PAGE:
Christopher Columbus can be considered a man of his times in several ways. He was from Genoa, Italy, and was born and raised during the burgeoning Renaissance. As such, he was exposed to humanist ideas and increased literacy, as well as growing trade and cultural diffusion.
Humanist ideas were running rampant through Italy during the Renaissance. The Catholic Church was losing ground to inquiring minds that were questioning church doctrine and exploring humanist subjects and life outside of the Pope's authority. Columbus was the son of a weaver, and he was literate—a clear sign of the changing times since prior to this, very few urban workers would have been literate. His literacy enabled him to read new scientific literature regarding the solar system, charting the stars, and new technology like the astrolabe and caravel—all of which he would take advantage of in his journeys west.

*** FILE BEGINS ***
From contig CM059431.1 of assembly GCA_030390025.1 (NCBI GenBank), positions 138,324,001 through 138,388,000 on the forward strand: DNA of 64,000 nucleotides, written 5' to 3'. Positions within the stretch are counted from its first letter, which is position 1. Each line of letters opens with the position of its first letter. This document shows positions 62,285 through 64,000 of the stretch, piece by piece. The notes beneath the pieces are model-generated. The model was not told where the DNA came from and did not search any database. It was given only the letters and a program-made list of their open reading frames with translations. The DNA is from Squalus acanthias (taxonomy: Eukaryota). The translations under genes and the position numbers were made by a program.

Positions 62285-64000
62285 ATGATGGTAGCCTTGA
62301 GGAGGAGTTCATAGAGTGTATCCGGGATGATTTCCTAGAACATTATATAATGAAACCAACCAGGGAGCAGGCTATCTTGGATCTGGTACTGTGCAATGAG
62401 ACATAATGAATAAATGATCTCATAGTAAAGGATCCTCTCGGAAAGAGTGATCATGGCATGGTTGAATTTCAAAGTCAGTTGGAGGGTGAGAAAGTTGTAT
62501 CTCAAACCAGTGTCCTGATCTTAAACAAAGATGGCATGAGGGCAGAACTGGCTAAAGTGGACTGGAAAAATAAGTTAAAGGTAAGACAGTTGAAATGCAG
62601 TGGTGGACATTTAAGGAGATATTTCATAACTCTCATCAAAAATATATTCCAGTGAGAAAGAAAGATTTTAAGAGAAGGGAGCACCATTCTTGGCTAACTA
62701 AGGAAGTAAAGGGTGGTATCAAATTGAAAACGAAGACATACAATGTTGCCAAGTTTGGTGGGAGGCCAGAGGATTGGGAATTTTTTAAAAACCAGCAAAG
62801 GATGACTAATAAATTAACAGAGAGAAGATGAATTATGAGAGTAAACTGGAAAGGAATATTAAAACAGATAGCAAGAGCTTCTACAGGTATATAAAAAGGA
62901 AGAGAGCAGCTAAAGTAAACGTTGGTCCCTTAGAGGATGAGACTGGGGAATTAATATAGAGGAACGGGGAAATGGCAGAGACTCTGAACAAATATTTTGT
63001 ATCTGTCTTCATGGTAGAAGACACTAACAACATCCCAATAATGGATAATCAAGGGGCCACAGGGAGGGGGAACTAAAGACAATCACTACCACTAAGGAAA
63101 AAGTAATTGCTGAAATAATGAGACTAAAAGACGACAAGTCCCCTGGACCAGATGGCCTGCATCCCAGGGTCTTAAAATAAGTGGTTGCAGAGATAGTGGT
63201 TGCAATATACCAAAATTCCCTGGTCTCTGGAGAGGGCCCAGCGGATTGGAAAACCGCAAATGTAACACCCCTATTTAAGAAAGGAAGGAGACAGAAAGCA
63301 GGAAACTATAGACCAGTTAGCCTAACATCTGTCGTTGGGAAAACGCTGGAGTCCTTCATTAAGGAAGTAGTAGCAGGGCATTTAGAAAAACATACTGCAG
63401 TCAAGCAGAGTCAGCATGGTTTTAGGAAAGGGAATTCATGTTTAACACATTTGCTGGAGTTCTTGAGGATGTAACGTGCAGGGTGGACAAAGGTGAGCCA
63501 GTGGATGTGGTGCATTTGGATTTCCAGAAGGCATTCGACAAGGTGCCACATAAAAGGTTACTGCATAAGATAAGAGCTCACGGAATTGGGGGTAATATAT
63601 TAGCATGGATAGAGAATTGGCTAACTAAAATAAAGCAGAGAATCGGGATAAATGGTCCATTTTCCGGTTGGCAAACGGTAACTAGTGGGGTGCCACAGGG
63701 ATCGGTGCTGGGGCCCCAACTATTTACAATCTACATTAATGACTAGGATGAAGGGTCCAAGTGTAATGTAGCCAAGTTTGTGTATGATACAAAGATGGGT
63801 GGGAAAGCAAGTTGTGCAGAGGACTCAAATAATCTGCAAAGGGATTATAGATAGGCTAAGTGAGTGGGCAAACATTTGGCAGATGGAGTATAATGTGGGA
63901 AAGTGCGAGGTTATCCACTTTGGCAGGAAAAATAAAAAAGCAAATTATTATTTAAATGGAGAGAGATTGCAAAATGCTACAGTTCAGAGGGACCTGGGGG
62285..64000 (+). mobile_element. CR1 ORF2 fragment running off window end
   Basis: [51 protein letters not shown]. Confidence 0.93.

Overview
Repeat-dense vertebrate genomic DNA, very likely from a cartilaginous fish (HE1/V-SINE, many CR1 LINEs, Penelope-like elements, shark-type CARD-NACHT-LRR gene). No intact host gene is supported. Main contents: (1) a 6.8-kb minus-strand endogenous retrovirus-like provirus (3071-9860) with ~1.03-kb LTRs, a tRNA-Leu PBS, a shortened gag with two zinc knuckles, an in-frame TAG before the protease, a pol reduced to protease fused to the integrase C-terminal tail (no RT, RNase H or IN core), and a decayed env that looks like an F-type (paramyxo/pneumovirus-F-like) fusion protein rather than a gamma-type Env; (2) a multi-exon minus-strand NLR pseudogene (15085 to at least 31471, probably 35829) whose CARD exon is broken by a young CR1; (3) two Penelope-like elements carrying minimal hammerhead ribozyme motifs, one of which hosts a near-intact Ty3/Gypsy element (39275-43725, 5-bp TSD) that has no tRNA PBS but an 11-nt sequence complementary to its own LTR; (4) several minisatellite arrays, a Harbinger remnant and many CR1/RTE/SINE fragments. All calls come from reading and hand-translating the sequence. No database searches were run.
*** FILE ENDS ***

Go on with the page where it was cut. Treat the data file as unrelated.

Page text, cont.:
Columbus grew up in an Italy that was the hub of international trade and commerce. Located on the Mediterranean with easy access to the Middle East, Northern Africa, and the rest of Europe, Columbus saw goods and ideas travel through on a regular basis. As such, he was gripped by a desire to reach the Indies in a more efficient way in order to be able to increase the global market that was spreading through Europe. Because of the growing economic competition throughout Europe, Columbus found a sponsor in Spain who was eager to compete with both Italy and Portugal.